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Title: Imine  
Author: World Heritage Encyclopedia
Language: English
Subject: Functional group, Amine, Moiety (chemistry), Reductive amination, Johnson–Corey–Chaykovsky reaction
Collection: Functional Groups, Imines
Publisher: World Heritage Encyclopedia


The general structure of an imine

An imine ( or ) is a Schiff base.[1] The carbon atom has two additional single bonds.[2][3][4]


  • Nomenclature and classification 1
  • Synthesis of imines 2
  • Imine reactions 3
    • Acid-base reactions 3.1
    • As ligands 3.2
    • Imine reductions 3.3
  • Biological role 4
  • See also 5
  • References 6

Nomenclature and classification

Imines are related to ketones and aldehydes by replacement of the oxygen with an NR group. When R = H, the compound is a primary imine, when R is hydrocarbyl, the compound is a secondary imine. Imines exhibit diverse reactivity and are commonly encountered throughout chemistry.[4] When R3 is OH, the imine is called an oxime, and when R3 is NH2 the imine is called a hydrazone.

A primary imine in which C is attached to both a hydrocarbyl and a H is called a primary aldimine; a secondary imine with such groups is called a secondary aldimine.[5] A primary imine in which C is attached to two hydrocarbyls is called a primary ketimine; a secondary imine with such groups is called a secondary ketimine.[6]

One way of naming aldimines is to take the name of the radical, remove final "e", and add "-imine", for example ethanimine. See the aldimine article for other naming conventions. Alternately, an imine is named as a derivative of a carbonyl, adding the word "imine" to the name of a carbonyl compound whose oxo group is replaced by an imino group, for example sydnone imine and acetone imine (an intermediate in the synthesis of acetone azine).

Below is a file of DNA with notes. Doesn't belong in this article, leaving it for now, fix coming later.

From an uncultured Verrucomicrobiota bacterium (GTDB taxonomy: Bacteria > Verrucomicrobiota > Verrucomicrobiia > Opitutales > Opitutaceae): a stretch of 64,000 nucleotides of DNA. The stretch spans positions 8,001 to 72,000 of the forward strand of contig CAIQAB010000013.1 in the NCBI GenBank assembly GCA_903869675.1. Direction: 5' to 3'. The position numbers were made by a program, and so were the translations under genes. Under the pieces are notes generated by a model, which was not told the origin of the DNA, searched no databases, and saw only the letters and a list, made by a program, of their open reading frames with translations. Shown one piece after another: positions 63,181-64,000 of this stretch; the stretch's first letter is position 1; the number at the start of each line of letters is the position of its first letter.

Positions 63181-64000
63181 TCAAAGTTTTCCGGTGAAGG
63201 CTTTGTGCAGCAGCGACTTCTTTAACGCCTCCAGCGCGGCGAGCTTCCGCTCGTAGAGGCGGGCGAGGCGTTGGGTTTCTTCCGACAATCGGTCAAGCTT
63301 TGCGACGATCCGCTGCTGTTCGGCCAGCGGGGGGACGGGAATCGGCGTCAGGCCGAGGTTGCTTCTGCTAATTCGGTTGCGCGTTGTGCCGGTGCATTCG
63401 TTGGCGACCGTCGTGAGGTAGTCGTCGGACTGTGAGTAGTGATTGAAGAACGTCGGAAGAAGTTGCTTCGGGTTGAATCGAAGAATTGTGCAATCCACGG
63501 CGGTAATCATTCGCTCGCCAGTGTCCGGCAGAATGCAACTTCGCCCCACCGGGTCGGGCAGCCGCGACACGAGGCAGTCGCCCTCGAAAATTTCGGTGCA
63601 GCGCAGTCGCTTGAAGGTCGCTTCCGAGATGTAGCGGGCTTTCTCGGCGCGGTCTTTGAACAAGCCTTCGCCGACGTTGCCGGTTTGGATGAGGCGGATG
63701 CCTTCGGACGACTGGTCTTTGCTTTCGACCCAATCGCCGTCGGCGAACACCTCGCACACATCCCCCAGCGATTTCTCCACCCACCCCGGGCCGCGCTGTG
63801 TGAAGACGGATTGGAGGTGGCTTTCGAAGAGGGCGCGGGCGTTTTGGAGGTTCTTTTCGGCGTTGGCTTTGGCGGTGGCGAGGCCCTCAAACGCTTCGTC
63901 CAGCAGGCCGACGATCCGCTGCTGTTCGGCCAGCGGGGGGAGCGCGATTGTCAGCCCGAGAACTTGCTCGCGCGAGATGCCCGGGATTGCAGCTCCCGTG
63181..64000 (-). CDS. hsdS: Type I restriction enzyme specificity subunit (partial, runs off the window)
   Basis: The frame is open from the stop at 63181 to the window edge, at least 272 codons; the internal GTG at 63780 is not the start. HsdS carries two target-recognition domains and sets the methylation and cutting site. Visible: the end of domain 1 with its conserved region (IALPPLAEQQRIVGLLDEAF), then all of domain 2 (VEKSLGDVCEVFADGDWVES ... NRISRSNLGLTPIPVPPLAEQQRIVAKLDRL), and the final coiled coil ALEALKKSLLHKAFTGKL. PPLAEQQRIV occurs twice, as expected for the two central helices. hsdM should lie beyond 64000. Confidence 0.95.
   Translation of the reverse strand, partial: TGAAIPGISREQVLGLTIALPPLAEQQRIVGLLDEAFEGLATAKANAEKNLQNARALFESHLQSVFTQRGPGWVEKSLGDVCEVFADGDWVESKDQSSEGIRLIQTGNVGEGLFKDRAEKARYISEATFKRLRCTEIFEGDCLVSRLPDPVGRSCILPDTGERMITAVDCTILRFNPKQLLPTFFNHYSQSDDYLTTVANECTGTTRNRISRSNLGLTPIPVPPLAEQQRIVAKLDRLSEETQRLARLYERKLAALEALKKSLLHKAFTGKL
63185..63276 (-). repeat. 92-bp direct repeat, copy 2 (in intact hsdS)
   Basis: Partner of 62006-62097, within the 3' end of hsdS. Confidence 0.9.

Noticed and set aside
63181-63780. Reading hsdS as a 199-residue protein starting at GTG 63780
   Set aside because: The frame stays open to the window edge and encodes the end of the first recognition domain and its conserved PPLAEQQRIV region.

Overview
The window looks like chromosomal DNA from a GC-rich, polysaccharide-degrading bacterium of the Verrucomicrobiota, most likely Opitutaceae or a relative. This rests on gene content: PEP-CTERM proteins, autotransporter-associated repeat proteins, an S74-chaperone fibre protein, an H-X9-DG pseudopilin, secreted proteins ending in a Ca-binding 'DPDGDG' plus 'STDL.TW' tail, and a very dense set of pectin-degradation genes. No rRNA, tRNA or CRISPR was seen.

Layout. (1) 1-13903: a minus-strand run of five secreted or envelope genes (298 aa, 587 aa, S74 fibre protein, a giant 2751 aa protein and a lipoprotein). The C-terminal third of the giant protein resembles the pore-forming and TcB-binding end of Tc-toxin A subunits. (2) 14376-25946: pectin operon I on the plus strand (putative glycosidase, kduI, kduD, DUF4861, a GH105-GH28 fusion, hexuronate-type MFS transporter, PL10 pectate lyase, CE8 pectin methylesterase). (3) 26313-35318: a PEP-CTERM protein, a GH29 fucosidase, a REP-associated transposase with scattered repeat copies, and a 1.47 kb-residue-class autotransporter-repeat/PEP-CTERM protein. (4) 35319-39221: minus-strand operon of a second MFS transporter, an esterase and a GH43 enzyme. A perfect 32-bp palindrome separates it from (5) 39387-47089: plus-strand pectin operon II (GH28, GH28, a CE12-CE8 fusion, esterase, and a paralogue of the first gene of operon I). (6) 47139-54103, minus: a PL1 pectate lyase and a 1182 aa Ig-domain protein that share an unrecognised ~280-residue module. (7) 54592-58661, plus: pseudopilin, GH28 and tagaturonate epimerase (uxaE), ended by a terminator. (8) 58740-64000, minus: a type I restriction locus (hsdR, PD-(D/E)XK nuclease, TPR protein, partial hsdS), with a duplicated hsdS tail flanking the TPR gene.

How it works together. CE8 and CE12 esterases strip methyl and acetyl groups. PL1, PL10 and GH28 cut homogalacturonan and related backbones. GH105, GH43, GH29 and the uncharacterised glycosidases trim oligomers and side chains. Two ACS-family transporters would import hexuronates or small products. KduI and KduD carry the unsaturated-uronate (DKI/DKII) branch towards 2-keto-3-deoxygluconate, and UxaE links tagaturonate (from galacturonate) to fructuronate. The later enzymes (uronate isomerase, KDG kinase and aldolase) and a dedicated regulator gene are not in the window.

N-Sulfinyl imines are a special class of imines having a sulfinyl group attached to the nitrogen atom.

Synthesis of imines

Imines are typically prepared by the condensation of primary amines and aldehydes and less commonly ketones. In terms of mechanism, such reactions proceed via the nucleophilic addition giving a hemiaminal -C(OH)(NHR)- intermediate, followed by an elimination of water to yield the imine. (see alkylimino-de-oxo-bisubstitution for a detailed mechanism) The equilibrium in this reaction usually favors the carbonyl compound and amine, so that azeotropic distillation or use of a dehydrating agent, such as molecular sieves or magnesium sulfate, is required to push the reaction in favor of imine formation. Several other methods exist for the synthesis of imines.

Imine reactions

The most important reactions of imines are their hydrolysis to the corresponding amine and carbonyl compound. Otherwise this functional group participates in many other reactions, many of which are analogous to the reactions of aldehydes and ketones.

Acid-base reactions